Home of Preston North End FC

Opened 1878

Capacity 23,404

Rating: 4.3

(2294) Google Reviews

I went here for a work Christmas do. The view of the ground is lovely. We had a 3 course festive meal, and dancing till late. It was worth every penny. The food was divine, as a vegetarian, my festive meal is usually disappointing, but this was a triumph, well done Heathcotes and thank you to all the staf for looking after our party so well.
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3 months ago
It's a really nice stadium with very good views from every seat. There isn't a bad view anywhere. Ticket prices are reasonable and availability is good. Staff are friendly and helpful. Food prices aren't the cheapest, but not the most expensive. You'll have a great time if you take in a Preston North End match here at Deepdale (the game pictured was the Carabao Cup match vs Liverpool, it finished 0-2 to the visitors).
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a year ago
Nice stadium in nice surroundings. Relatively easily accessible for away fans too. Deserves to see at least one season in the Premier League
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4 months ago
Not much of an atmosphere but the game aas of a very poor standard preston north end 0 Watford 0,stewards were helpful and friendly enough.
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7 months ago
Decent football ground for a club in the Championship. The Spurs FA Cup game was the first time I had been to Deepdale. About 30 minutes walk from the centre of Preston. Chaotic traffic around the ground suggests most locals drive to the stadium.
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History (from Wikipedia)

The land on which the stadium stands was originally Deepdale Farm. It was leased on 21 January 1875[4] by the town's North End sports club and originally used for cricket and rugby. It hosted its first association football match on 5 October 1878.

Old Deepdale[edit]

As football grew in popularity, it became necessary to have raised areas, so the idea of football terracing was formed. In the 1890s Preston built the West Paddock, which ran along the touch line and a tent was erected to house the changing rooms.
By the turn of the century, crowds were regularly over 10,000 and in 1921 they had to expand again. The 
Spion Kop was built and the West Paddock was extended to meet the Kop end.
The pitch was removed to allow the building of the Town End, which was completed in 1928 but was destroyed by fire only five years later and had to be rebuilt.
The Pavilion Stand, a relatively small stand of two tiers holding the changing rooms and offices, was built and opened in 1934.
The record league attendance for Preston North End at Deepdale is 42,684 v 
Arsenal in the First Division, 23 April 1938.[2]
The women's team 
Dick, Kerr's Ladies also used to played at Deepdale, often beating men's professional teams in front of large crowds.[5]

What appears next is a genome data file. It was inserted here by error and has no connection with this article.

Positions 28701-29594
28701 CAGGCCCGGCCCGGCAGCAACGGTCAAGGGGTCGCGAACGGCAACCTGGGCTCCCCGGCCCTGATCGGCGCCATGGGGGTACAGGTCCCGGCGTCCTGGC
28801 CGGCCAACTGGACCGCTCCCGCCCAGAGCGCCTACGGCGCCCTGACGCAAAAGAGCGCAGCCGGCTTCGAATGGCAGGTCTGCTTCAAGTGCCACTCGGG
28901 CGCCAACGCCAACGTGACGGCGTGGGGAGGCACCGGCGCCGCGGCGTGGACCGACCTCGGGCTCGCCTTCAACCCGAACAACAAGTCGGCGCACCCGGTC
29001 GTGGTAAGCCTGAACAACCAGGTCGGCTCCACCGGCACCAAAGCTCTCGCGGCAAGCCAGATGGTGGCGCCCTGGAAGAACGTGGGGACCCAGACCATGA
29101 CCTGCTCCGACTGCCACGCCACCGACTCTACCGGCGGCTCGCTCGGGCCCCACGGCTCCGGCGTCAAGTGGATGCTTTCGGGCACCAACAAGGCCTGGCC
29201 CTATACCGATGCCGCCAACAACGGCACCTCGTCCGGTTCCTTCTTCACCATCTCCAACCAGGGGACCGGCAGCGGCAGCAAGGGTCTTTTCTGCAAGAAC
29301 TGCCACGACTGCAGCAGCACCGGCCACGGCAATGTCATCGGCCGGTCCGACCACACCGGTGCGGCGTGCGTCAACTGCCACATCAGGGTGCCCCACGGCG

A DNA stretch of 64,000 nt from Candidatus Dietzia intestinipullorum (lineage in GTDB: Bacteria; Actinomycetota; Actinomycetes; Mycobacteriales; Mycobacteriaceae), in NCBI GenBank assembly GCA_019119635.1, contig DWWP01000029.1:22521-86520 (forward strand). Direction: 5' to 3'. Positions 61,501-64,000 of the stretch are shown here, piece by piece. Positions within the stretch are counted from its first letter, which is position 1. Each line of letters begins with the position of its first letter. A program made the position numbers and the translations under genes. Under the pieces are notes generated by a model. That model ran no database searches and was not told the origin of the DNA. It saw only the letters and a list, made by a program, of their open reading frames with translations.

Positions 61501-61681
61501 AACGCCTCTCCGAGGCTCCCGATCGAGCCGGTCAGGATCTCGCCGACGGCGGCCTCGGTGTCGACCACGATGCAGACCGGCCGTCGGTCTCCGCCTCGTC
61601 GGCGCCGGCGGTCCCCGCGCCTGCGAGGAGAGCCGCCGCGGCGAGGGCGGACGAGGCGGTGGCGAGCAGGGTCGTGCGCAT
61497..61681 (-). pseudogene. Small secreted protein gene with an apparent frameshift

During the 1960s and 1980s, big changes took place as roofs were placed on the stands, seating was installed and terracing extended.
[citation needed]

Plastic pitch[edit]

In 1986, Preston North End decided to lay an all-weather pitch to try to generate some extra income for the club by renting the pitch to local teams to play on, to reduce the number of postponed matches as well as enabling the use of the Deepdale pitch as a training ground.[citation needed]
It was one of four football stadiums in the English league to feature a plastic pitch, but this proved to be unpopular with the fans and was finally ripped up in 1994, by which time it was the last remaining plastic pitch in the English league.


The original plans for the re-developed stadium were inspired by the Luigi Ferraris Stadium in GenoaItaly.[7]
The regeneration of Deepdale began in 1995 when the old West Stand was demolished to make way for the new £4.4m Sir 
Tom Finney Stand which includes press areas and restaurants.
The next stand to be developed was the 
Bill Shankly Kop in 1998, followed by the Alan Kelly Town End in 2001, which replaced the popular Town End terrace. In 2008, a 25-metre screen was also erected on the roof of the Bill Shankly Kop.
The old 'Pavilion' stand, was replaced by the '
Invincibles Pavilion' for the 2008–09 season, named after the Preston North End team of the 1888–89 season who were the first League champions, the first team to complete the League and FA Cup Double, and the only English team to complete a season unbeaten in both League and Cup.[4][8] The Invincibles Pavilion includes a row of executive boxes and a restaurant which overlooks the pitch as well as the Stadium Control Room, PA Box and Big Screen Control Room and an NHS walk-in centre has also been built into the stand.

Deepdale is now an all-seater stadium with a total capacity of 23,404, as follows:

  • Sir Tom Finney Stand: 7,893
  • Bill Shankly Kop: 5,933
  • Alan Kelly Town End: 5,859
  • Invincibles Pavilion: 3,719

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